[Histonet] Asbestos fibres in tissues

From:Paul Bradbury

Hi Fred,

I know you gave already had several replies to your question, but I 
would like to add my 2 cents worth.

Several years ago while I was still working in England, I was part of a 
major asbestososis-mesothelioma project. I was involved in examining 
tissues from several hundred autopsies for asbestos fibres and/or 
absbestos bodies. This project was initially sparked by the discovery of 
asbestos-associated diseases in elderly females none of whom had ever 
been employed in the industries traditionally associated with asbestos. 
To cut a long story short, these women, who were mainly housewives,  had 
been exposed to powdered asbestos while assembling gas-masks during 
World War II. The masks were intended to be used in the event of 
"poisonous gas" attacks (which never occurred). The exposure to asbestos 
was quite brief, sometimes only a couple of weeks working on the 
assembly line. But, some 25-30 years later, they presented with 
classical asbestos-associated diseases.

We did find patients with large numbers of asbestos fibres, but no 
asbestos bodies; patients with few fibres/bodies, but massive 
fibrosis/mesothelioma; and patients with large numbers of asbestos 
bodies, but little evidence of fibrosis, etc. We also found that 
specific types of asbestos were more likely to cause mesothelioma than 
other types.  Asbestos is a silicate and consequently will polarize 
light, however, the fibres can be very fine and easily overlooked by the 
inexperienced. After period of time, the ends of the fibres are coated 
by an iron-containing protein material, producing the classical 
"dumbell" shape. Additional protein-iron material will produce a fully 
coated fibre. Coated fibres are no longer birefringent when viewed by 
polarized light. The pathologist in charge of the project, Stephen 
Phillips Jones, wrote several articles on these topics, and went on the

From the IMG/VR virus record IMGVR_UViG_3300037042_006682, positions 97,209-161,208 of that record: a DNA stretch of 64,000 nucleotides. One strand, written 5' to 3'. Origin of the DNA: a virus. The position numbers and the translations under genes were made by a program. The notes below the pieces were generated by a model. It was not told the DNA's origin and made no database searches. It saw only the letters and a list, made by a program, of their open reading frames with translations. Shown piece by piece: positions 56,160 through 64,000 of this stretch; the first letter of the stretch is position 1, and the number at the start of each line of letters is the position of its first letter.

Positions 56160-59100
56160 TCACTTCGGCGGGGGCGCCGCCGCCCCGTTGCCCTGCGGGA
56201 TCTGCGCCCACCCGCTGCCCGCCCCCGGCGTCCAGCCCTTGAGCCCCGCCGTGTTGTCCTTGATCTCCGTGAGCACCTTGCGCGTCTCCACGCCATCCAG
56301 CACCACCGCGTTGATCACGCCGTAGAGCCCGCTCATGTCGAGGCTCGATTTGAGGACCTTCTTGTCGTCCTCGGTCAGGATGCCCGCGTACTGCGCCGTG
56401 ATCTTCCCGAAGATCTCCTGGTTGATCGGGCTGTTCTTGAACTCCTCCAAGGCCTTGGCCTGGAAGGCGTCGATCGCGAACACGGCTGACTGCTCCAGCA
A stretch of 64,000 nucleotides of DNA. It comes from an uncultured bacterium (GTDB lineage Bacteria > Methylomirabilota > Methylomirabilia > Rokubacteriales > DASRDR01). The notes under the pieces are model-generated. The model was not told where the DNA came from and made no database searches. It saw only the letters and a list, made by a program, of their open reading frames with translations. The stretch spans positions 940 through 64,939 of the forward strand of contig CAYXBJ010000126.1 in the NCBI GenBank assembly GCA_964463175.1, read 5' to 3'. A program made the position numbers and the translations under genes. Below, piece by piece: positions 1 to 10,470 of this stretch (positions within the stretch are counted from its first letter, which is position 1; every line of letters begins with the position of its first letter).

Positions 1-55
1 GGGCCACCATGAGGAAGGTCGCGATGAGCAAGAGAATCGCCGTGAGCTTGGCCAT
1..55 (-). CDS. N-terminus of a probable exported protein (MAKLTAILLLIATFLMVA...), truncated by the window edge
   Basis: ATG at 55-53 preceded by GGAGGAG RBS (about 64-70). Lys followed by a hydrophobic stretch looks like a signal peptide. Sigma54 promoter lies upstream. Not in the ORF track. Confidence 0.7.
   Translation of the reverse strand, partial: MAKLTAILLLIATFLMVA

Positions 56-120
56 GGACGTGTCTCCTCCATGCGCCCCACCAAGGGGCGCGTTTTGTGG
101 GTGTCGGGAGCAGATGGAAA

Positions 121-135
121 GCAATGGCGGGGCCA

become on of Europe's most respected asbestosis experts.

As part of the project, we used a variety of procedures to find the most 
effective/efficient means of identifying the presence of asbestos fibres 
or bodies. The procedures we finally settled on require both fresh and 
fixed autopsy tissues. The procedure we used for fresh tissues is as 

Slice through a large portion of lung tissue (we routinely used the left 
lower lobe) to expose the parenchyma. Squeeze the tissues very firmly to 
extract the tissue fluids, using a funnel to collect the "juices" into a 
large plastic centrifuge tube is most convenient. This is a messy, 
bloody, seemingly crude procedure, but it works very well. Add a lysing 
reagent to the "juices" to get rid of the red cells, I believe we used 
saponin, but any lysing agent will work. Centrifuge the tissue fluid, 
discard most of the supernatent and make wet preparations from the 
concentrate. No staining is required. Asbestos bodies, if present, are 
very conspicuous and easily identified. Asbestos fibres, much finer and 
easily overlooked, can be identified by the use of polarized light.
The wet preps are not permanent and can be discarded after examination. 
The lung tissue must be unfixed. Autolysis and putrefaction do not have 
any effect on the asbestos content, although they make the procedure 
less pleasant.

For fixed tissues, we used the following  procedure. From each processed 
block of lung tissue, we cut a 30 micron section. This was dried as 
usual, dewaxed, coverslipped, and examined using brightfield and 
polarized light microscopy. Asbestos fibres or bodies were easily 
identified.The section does not require staining.

As other Histonet members have commented, asbestos bodies are strongly 
Perls' Prussian blue positive due to the ferric iron present in the 
coating. However, the morphology of the asbestos body is unmistakable 
and does not really require confirmation by special stains.

Some texts have recommended using microincineration to "cremate" the 
cellular tissue components and leave a residue of asbestos-containing 
ash that can be examined. We tried this method, but found it to be 
unreliable, time-consuming and generally a pain in the %$#.

Hope these thoughts help, if you need any more suggestions, let me know.

Sorry for the late response, but I was down in Florida for the past 
three weeks enjoying the beautiful weather, beaches, and scenery of the 
Gulf coast.

Paul Bradbury
Kamloops, BC, Canada

Fred Underwood wrote:

>Hi All,
>     I asked this question earlier, but am not sure it got posted.  I'm
>looking for a technic to demonstrate asbestos fibers.  Possbily by
>digesting the tissue.  Thanks in advance.
>Fred Underwood HT(ASCP)
>Montgomery County Coroner
>Histonet mailing list

Histonet mailing list

<< Previous Message | Next Message >>